unmarried. a blog
"Tell the truth about what it's like to be human."
- Cheryl Strayed
After twelve years of a lackluster marriage with a dismal sex life, I came to the conclusion that affection and intimacy were no longer negotiable. Usually, at least in my experience, it’s the man who complains when the relationship lands in the sexual desert.
Nope, not here.
It was actually me, the woman, who was parched with no quenching in sight. Therapy couldn’t fix us nor did the attempts at dating. And, I’d come to a point where I was okay with moving on.
Once the courage was mustered to make such a bold decision, my nerves went into high-gear. At the time, I didn’t know it, but said nerves were setting off all sorts of stress signals to various body parts.
Instead of fantasizing about a new life on the horizon, I was googling pressure on my lady parts wondering if it were stress-induced. All that came up were diagnoses with reasons that included intercourse being the number one culprit.
Sitting across from another specialist, I listed the symptoms. “Doc, it literally feels like someone punched me in the vagina. Please tell me you’ve heard about this before and it’s not some sick penance for finally admitting what I really want--need—in life.”
She blinked at me; the space between us growing increasingly uncomfortable as my brain confirmed what the medic wasn’t saying.
“But I haven’t had the relations mentioned in any of the information listed online!”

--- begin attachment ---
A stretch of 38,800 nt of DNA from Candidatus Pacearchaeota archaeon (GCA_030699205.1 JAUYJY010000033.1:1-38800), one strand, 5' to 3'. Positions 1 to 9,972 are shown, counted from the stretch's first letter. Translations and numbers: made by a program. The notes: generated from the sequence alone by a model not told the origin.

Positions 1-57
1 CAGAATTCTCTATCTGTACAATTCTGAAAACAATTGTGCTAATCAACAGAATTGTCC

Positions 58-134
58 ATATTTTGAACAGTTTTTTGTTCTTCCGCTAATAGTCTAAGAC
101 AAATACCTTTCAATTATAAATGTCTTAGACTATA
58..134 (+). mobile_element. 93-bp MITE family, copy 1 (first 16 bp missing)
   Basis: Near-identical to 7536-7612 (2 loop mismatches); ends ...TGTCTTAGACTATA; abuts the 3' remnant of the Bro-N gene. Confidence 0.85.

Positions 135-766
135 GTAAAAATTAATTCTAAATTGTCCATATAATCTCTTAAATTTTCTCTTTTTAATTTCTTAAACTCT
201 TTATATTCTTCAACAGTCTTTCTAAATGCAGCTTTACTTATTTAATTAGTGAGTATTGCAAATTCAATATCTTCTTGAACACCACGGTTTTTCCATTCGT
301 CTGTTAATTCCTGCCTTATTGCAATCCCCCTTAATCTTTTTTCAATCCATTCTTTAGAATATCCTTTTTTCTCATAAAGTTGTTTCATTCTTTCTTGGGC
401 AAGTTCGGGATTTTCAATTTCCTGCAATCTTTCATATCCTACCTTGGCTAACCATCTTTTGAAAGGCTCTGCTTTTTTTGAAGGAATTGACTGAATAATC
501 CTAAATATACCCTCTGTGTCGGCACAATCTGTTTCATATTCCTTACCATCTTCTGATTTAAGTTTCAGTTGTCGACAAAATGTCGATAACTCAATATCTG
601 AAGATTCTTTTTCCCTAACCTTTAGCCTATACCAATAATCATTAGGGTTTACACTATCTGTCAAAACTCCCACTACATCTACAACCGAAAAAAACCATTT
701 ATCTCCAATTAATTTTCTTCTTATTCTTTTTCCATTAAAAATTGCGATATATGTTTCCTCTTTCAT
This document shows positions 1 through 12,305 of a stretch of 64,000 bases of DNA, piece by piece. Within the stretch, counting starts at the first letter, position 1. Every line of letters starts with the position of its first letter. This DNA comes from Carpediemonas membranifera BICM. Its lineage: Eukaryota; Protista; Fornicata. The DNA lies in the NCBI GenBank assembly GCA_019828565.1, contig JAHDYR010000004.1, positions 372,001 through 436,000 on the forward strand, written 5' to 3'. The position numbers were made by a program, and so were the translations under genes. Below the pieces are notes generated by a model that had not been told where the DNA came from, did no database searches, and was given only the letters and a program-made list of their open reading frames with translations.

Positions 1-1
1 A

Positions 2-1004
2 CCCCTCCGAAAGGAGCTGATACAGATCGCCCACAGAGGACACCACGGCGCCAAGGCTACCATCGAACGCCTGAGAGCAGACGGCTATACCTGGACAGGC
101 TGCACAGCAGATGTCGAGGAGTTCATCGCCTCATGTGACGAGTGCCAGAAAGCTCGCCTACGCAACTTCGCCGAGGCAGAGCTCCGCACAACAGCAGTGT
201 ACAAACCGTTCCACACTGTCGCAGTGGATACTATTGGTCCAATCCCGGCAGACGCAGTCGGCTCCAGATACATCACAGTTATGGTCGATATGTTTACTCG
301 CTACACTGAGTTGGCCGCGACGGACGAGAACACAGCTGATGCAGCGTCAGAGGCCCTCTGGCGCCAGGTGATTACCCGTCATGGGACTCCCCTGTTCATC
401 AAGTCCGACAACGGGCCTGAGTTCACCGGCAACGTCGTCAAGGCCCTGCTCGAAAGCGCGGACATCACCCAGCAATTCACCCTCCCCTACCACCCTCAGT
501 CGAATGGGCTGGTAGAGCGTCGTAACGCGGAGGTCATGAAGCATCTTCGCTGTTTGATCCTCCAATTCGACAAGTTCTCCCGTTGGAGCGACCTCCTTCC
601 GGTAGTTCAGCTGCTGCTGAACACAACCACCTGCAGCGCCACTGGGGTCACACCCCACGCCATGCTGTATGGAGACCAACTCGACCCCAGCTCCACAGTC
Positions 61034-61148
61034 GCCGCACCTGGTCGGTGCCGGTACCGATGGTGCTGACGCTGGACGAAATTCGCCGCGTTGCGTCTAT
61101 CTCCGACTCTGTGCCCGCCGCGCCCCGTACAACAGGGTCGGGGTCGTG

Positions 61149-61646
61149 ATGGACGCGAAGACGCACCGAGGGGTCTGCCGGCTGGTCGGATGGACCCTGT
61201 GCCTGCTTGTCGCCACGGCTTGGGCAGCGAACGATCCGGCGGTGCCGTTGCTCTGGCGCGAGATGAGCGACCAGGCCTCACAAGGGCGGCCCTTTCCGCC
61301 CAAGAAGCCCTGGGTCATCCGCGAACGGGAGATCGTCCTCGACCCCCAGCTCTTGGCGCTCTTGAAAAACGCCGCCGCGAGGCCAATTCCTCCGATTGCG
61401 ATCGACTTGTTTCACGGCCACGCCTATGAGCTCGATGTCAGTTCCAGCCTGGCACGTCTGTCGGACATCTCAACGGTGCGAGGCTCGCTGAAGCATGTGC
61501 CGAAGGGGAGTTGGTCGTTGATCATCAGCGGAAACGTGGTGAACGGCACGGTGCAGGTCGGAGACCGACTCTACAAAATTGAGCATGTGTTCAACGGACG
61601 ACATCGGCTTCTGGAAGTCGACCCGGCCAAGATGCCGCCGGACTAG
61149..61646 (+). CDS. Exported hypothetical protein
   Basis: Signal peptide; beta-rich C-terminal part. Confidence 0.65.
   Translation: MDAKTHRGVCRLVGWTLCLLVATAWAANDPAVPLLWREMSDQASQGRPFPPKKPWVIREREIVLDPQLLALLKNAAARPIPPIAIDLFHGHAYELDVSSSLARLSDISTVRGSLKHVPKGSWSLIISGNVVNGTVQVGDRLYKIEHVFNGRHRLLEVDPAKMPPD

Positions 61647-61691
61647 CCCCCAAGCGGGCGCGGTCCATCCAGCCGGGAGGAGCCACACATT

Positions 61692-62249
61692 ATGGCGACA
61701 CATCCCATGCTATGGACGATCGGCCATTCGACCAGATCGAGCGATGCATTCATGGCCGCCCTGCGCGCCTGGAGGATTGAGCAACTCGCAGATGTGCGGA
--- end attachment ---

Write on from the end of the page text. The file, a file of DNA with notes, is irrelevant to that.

When the urologist continued to remain silent, I secretly arrested myself and decided to shut the hell up.
“The results indicate,” she began, flipping through several pages of scans and tests.
Indicate what? That I’m Madame Bovary? I held my breath.
“You have something called OAB,” she said.
This time I did the blinking.
“Overactive Bladder. You have an overactive bladder.”
“That’s it? My bladder is spasming? So, my vagina’s not broken?”
The urologist closed the file and stood, clearly done with me. She handed over a print-out outlining the foods and beverages I should stay away from to calm the affected organ.
“Wine? Chocolate? Coffee?”
The medic rolled her eyes. “They’re stimulants. You need to limit them not eliminate them.”
Suddenly, there was a tingle in my nether regions as if to remind me why I was there in the first place. Yes, that’s right, we’re still intact! Clutching the paper, I followed the doctor out of the room, pumping a quiet celebratory fist at the libidinous news.